Supermarkets have estranged relationships with many of their suppliers – as the Groceries Code Adjudicator's investigation into Tesco has just confirmed. Food producers have had a particularly tough time of it – last summer dairy farmers campaigned vociferously against the price slashing of milk amid competition pressure. Now there’s more bad news on the horizon according to Defra’s latest farm income forecast, which predicts steep falls across nearly all the farming sectors for the year to February.
Dairy farmers' average incomes are predicted to drop by 45% £46,500, while pig farms, cereal and general cropping are also taking a hit – down 46%, 24% and 17% respectively. The ongoing impact of weaker prices (thanks to abundant global supplies) has played its part, along with falling demand and a stronger pound. Such sharp drops will be a real concern for cash flow problems, which will likely have a knock-on impact across the agricultural and food sector.
There was wide variation in milk prices, according to Defra, though at a UK level the average farmgate milk price was around 20% lower from March-November 2015 compared with 2014. Dairy farmers’ earnings are now at the lowest they've been in nine years. It has been a Europe-wide struggle too – a global oversupply of milk, slowing demand in China and Russia’s retaliation to sanctions with a ban on EU dairy all playing their part.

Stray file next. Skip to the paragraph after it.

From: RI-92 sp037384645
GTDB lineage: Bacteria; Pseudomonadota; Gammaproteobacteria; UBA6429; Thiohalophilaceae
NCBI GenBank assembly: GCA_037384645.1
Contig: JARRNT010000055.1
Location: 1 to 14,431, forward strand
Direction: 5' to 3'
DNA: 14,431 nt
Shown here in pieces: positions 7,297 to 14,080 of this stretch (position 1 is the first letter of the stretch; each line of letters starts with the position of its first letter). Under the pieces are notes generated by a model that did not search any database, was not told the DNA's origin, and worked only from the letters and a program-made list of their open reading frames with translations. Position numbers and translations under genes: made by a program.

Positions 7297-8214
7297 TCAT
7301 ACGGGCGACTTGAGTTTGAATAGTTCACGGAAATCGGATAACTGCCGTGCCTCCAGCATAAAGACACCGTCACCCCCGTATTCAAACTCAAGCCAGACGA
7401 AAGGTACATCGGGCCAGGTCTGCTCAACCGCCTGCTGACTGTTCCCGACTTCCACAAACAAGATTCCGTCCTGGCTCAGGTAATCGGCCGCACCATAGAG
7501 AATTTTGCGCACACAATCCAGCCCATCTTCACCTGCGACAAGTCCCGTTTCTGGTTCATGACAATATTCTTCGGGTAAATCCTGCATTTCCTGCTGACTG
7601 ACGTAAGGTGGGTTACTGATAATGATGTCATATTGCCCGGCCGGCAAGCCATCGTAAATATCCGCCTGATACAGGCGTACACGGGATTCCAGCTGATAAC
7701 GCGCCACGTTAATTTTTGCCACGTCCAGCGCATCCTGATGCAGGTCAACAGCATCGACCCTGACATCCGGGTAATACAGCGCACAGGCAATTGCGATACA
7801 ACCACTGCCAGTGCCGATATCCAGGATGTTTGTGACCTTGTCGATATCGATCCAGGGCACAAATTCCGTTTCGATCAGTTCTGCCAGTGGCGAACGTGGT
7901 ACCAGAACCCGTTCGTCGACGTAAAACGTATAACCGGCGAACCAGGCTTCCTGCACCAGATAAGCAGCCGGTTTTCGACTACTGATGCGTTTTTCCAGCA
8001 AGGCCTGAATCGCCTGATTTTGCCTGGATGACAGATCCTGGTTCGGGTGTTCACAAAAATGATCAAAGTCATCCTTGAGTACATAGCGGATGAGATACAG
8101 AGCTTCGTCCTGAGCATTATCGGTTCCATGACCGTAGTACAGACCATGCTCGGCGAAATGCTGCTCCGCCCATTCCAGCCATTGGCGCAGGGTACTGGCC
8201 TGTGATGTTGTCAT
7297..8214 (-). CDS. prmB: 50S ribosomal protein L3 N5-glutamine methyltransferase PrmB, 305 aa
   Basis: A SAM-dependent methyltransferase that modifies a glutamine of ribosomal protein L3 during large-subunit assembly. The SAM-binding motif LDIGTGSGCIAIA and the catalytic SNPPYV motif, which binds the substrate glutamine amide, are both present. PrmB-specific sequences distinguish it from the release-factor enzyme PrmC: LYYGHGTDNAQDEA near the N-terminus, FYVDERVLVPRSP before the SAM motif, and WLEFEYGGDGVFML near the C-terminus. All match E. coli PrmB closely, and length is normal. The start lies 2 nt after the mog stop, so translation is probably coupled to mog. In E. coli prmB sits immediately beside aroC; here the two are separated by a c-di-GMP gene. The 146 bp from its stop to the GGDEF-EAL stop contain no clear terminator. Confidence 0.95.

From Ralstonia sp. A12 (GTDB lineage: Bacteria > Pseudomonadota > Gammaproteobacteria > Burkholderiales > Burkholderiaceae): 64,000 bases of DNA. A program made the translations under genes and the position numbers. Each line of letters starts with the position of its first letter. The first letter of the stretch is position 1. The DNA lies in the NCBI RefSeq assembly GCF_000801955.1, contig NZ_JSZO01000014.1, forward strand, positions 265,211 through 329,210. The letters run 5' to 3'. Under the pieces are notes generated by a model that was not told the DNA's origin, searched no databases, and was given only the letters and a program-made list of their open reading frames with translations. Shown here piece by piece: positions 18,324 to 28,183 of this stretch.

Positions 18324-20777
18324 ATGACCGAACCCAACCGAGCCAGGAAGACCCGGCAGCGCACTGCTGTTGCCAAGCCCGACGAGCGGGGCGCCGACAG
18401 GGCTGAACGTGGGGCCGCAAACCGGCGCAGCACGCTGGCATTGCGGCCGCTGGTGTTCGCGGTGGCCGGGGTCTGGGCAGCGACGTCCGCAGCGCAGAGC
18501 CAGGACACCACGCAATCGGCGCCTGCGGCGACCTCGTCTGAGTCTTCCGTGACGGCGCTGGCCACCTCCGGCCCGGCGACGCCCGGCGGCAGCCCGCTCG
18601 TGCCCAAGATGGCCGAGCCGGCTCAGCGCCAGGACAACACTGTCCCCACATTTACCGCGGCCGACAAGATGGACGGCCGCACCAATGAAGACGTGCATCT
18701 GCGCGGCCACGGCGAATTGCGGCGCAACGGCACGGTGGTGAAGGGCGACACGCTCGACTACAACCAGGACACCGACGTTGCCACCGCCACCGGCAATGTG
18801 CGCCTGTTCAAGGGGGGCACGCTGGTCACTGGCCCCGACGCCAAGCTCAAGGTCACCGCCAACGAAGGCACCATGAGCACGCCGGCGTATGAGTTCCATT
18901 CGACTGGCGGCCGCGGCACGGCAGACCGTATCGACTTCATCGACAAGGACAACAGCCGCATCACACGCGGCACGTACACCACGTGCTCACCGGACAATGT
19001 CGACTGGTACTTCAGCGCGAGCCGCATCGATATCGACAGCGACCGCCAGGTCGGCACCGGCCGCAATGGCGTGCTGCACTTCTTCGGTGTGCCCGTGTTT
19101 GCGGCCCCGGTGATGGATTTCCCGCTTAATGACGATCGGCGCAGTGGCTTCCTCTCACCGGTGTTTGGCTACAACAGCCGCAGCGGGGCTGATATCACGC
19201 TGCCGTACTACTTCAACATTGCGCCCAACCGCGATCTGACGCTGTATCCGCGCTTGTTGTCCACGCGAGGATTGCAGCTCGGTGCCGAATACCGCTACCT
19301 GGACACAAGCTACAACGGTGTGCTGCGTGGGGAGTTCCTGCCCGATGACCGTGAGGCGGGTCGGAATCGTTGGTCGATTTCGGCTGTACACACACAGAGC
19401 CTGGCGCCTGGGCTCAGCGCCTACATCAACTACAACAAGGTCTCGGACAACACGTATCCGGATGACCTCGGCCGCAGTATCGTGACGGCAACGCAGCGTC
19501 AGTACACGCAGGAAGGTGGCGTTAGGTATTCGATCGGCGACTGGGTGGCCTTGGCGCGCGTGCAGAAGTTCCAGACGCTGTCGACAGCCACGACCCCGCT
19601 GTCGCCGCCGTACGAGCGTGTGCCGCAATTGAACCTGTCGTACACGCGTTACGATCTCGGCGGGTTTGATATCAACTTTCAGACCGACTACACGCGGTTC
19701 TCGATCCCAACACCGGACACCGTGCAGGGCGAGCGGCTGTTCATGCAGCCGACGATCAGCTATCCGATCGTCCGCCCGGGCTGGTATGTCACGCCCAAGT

‘Given the low prices we have witnessed across the industry it is no surprise that we have seen sharp fall in incomes. But the figures still make sobering reading,’ said Meurig Raymond, president of the NFU. 'Low profitability and falling confidence were, he added, ‘the antithesis of a sustainable framework for the UK food industry’.
Late payments have been a bone of contention for many suppliers and this severe fall in income for much of the farming sector will be an extra headache for farmers already dealing with cash flow issues. Raymond feels the solutions are out there – ‘forward contracts, formula pricing, supply chain integration’, but they currently characterise a ‘disappointingly small proportion’ of the food supply chain.
Farmers are used to dealing with significantly fluctuating market conditions, but the last few years have been particularly challenging. Until more substantial measures are taken, it's going to continue to be a rough ride for many of the UK's farmers.